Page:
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The Giant Chinchilla rabbit breed is a beautiful rabbit that was once very popular and today is listed by the American Livestock Conservancy as critical.
They are a large rabbit with soft salt and pepper fur, large erect bunny ears and really cute round faces.
BREED PROFILE OVERVIEW
|Breed Name:||Giant Chinchilla|
|Country of Origin:||United States of America|
|Breed Purpose:||Fur, meat, and pets|
Female/Doe: 12 to 16 lbs.
Male/Buck: 11 to 15 lbs.
|Breed Color(s):||Salt and pepper – shades of grey and white with black ticking across their body give them their salt and pepper appearance.|
|Physical Appearance:||The Giant Chinchilla rabbit has a round compact commercial body with a thick silky coat of medium length fur. Their ears are not too long and stand erect from their heads, with a plain dark grey/blue on the outside lined by the chinchilla markings along the edges and white to pink inside. They have a well rounded medium sized head with dark eyes. Their legs are of medium length and they have a small cotton tail.|
|Temperament:||They are quite a docile rabbit that does not mind being handled if they are raised correctly.|
- The average lifespan of the Giant Chinchilla rabbit is around 5 to 8 years.
- They make very good pets especially for the elderly, single people and families with older children.
- They have not special needs or extra special grooming needs and are quite a low maintenance breed to care for.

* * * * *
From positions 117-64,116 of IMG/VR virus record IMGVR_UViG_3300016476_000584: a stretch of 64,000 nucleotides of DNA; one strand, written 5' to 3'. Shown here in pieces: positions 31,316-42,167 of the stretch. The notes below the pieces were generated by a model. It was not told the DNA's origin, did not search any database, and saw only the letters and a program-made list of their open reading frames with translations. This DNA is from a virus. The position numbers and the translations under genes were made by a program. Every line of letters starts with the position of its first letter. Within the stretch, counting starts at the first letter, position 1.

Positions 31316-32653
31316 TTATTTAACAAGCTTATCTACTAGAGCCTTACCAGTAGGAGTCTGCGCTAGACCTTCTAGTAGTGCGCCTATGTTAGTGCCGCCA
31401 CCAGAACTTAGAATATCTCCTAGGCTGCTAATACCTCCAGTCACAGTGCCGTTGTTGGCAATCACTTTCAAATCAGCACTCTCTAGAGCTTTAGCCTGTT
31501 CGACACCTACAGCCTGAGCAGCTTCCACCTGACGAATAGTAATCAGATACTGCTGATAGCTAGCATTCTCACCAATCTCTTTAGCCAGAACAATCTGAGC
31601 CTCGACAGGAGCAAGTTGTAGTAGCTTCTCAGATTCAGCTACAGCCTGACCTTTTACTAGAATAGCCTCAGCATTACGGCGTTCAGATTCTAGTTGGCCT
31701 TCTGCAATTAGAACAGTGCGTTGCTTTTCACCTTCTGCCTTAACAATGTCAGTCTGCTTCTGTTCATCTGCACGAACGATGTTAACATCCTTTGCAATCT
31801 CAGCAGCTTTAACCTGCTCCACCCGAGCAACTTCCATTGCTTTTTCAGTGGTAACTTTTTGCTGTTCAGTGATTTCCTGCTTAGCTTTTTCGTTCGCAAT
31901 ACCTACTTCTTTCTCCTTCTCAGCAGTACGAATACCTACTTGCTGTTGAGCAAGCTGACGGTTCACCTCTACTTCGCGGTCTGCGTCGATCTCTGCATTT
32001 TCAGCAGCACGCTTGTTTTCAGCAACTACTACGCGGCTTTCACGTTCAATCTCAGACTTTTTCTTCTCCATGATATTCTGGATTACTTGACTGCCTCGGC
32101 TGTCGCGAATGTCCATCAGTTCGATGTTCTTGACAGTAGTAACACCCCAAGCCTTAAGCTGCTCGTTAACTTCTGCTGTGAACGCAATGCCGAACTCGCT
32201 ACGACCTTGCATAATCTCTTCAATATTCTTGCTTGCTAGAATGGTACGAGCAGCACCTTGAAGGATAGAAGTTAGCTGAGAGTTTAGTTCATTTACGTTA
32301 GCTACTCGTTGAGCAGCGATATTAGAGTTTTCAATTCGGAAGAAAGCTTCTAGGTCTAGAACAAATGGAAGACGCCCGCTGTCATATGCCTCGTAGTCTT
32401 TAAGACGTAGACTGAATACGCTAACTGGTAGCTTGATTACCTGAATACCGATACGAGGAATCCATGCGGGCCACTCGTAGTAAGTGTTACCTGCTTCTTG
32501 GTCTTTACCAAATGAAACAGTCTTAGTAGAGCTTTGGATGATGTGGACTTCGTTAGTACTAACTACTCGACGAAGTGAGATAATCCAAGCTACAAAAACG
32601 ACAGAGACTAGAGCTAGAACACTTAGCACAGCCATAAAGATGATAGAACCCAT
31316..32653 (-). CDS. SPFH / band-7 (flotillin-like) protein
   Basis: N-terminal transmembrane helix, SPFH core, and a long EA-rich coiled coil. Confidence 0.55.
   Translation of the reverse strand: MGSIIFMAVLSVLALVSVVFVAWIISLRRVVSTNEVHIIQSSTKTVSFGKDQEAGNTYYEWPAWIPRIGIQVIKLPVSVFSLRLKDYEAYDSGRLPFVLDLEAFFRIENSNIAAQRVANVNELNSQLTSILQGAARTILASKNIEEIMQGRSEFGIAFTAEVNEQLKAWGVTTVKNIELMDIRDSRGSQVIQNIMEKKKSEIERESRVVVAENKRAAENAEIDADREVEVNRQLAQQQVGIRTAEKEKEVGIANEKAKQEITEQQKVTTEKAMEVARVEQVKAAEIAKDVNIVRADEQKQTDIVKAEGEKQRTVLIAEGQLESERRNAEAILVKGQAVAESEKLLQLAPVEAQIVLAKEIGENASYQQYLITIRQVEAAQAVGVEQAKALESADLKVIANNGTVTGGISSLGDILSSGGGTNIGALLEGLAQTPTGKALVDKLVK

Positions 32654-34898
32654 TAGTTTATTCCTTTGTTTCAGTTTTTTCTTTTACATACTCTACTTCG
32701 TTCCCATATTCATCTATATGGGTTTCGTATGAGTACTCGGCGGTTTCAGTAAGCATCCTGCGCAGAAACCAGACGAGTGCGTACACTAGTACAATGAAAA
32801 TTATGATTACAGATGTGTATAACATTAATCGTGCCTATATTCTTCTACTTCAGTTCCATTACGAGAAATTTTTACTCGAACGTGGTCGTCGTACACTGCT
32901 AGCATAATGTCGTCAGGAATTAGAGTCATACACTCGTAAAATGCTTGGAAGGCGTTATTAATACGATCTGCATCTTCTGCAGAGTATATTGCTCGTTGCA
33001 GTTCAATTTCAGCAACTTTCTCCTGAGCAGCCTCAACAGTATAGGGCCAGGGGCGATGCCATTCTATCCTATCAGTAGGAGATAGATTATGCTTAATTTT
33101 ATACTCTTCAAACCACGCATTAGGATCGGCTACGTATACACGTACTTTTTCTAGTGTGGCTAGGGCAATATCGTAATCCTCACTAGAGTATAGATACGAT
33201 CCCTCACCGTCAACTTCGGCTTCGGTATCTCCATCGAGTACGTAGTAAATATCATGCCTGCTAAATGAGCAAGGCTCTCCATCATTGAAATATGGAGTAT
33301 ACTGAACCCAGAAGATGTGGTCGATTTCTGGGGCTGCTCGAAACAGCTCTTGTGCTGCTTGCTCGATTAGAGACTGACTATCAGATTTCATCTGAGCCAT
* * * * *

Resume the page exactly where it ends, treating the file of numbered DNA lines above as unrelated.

- They are a hardy, low maintenance breed with an amazingly gentle and tolerant nature.
- They have a decent sized litter and the females make very good mothers. Most rabbits have good maternal instincts and some breeds can be a bit testy and protective when they have young. They can also be uncharacteristically moody during mating season.
- Their young open their eyes around 7 to 14 days with an average of 10 days after birth. When their eyes have opened, they can start to be introduced to food such as alfa pellets and water.
- Even when the young start to eat it does not mean they are quite ready to be weaned from their mothers. The mothers will know when it is time to wean her young. It is important for the baby rabbit’s health, growth, immune system and development of a proper digestive system that they do not be removed from their mother for at least 8 weeks. They usually require her milk for a minimum of 8 weeks after birth.
- The fur of the Giant Chinchilla actually has four distinct colors to it. When you look at it as a whole coat it looks salt and pepper. When you blow on the fur making it part, you will see that it has four very distinct bands of coloring along the shaft.
- They do quite well in bunny hopping type events and rabbit shows. But they are more suited to just being a hardy, sturdy and gentle pet.
The undercoat that is on the rabbit’s skin is a slate blue, whilst the middle is a pearly white. The tips are grey with an uneven black ticking over it.
|Good Pets?||They make great pets for families with older children, elderly and single people.|
|Child Friendly?||Children should be supervised around animals and properly taught how to look after them and handle them. Rabbits can bite and scratch|
|Ideal Climate:||All climates – rabbits should never be left outside without proper shelter and housing that must be raised off the ground and predator safe.|
|Conservation Status:||Listed by the *ALC